Explaining Travel to Emma

I flew back to Aspen, Colorado yesterday, alone.  Explaining to Emma why I had to return so quickly was difficult.  First of all I don’t know how much she understands and since she cannot ask me questions the way her older, neuro-typical, brother, Nic does, I cannot know what goes through her mind.  So when I told both children ten days ago that I was going to have to go back to Aspen because of my store, Nic said, “NOOOOOO!  You only just came home!  That’s so unfair, Mom.  Why do you have to go back?”

Emma remained silent.  I explained that there were things I needed to take care of at the store, that it was part of the deal with owning one’s own business, it’s just what one has to do.  After awhile, Emma wandered away muttering, “Sleep, wake up, camp on the lake, sleep, wake up, get on airplane.”

Nic meanwhile was angry, then teary, then resigned.  “I know, honey.  It’s a drag.  But you, Daddy and Em will come out in August so it won’t be so long this time that we’re all apart.”

“No Mom.  It’s not a drag.  This sucks,” he said, before turning away from me, his arms crossed, to stare out the window.

“I’m so sorry, Nicky.”

And as sorry as I was that Nic was upset, I wondered what was going on through Emma’s mind.  Was she just accepting that this was how things were, did she have questions?  What was she feeling?

Impossible for me to know.

This past weekend I pulled out a calendar and went over it with Nic and Emma.  Pointing to various dates, I said, “Okay so this is when I have to leave.”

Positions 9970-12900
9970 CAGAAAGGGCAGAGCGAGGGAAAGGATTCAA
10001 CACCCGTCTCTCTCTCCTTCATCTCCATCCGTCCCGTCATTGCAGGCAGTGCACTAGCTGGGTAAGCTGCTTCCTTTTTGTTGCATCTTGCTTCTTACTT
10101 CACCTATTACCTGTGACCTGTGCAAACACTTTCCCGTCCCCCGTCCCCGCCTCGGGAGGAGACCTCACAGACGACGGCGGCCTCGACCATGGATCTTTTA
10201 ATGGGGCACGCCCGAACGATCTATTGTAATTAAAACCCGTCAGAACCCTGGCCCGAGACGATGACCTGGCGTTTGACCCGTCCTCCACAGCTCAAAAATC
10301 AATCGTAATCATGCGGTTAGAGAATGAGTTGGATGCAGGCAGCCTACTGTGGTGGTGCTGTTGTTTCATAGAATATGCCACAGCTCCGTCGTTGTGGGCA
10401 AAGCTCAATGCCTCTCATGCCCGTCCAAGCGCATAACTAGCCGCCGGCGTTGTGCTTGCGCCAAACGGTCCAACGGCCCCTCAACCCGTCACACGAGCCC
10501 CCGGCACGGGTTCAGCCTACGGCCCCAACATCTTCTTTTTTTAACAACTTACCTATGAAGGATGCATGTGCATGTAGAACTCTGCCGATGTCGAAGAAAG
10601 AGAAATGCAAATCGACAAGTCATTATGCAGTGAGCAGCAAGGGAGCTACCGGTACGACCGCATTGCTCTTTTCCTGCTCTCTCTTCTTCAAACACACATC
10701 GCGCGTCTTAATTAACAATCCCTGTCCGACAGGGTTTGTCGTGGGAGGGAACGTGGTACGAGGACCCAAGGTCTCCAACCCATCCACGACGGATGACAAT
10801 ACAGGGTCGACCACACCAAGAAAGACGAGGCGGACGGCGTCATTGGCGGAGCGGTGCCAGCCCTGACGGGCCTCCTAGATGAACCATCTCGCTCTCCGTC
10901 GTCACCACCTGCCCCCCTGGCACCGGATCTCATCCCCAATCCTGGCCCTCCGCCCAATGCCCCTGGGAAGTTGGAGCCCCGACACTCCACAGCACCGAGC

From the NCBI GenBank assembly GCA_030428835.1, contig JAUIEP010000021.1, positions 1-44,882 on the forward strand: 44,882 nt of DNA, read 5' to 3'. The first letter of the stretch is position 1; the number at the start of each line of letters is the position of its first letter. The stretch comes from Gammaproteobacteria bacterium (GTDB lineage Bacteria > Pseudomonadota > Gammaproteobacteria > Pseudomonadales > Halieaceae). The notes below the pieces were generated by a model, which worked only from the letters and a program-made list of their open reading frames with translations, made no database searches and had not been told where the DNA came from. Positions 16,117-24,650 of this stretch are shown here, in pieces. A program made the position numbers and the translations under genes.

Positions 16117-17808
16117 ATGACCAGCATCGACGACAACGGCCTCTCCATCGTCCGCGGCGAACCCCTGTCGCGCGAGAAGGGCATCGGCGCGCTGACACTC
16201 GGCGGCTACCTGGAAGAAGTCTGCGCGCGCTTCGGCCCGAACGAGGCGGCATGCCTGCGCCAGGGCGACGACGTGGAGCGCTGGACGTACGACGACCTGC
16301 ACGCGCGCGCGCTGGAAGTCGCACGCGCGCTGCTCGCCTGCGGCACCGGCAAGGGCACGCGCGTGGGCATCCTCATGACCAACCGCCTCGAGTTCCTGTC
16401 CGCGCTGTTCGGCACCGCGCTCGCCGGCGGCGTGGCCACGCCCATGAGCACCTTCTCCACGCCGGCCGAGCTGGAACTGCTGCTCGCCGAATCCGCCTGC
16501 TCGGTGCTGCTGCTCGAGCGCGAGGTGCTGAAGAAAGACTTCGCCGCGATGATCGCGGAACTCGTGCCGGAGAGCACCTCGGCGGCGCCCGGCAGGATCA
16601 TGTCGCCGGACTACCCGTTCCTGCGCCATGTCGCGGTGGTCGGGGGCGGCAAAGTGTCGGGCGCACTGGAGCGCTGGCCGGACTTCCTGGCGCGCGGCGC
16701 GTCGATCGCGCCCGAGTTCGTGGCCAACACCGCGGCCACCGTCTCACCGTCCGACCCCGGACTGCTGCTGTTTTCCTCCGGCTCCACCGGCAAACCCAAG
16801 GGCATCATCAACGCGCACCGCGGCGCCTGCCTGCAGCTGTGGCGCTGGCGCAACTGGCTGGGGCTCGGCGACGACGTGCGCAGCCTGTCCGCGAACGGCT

“Get on airplane, fly back to Aspen,” Emma said, looking at the box with the number 19 on it where my finger was positioned.

“Yeah.  That’s right Em.  That’s the day I have to go back.”

“Sleep, wake up, get on airplane,” she said.

“Just me, Em.  You guys are going to go to camp and stay in New York with Daddy,” I explained.  “Then look, on this day you, Daddy, Nic and Jackie are going to fly out to Aspen.  That’s in twelve days.  And here, this is when Joe comes out and Jackie has to go back, then here is when we all fly back to New York together.”  I looked at both of them.  “Okay?”

“I don’t want you to go again.  We’ve only had you for like three days,” Nic said.

“Two weeks.”  I put my arm around him.  “I know.  I know.”

“It’s not fair,” Nic said.

“Sleep, wake up, sleep wake up…”  Emma began, counting on her fingers how many sleep, wake ups it would be before they flew out to Aspen to meet me.  “Go to YMCA with just Mommy?”  Emma said after she had finished counting out 12 “sleep, wake ups”.

“No, Em.  But Daddy will take you.”

“Go to YMCA with just Daddy,” she repeated and then scooted away on her scooter.

Yesterday morning as I was gathering my things to go downstairs, Emma ran over to me and threw her arms around me.  “Bye Mommy!” She said, burying her face into me.

“I’m going to miss you so much, Em.”

“Miss you,” she said, before pulling away.

For more on Emma’s journey through a childhood of autism, go to:  www.EmmasHopeBook.com

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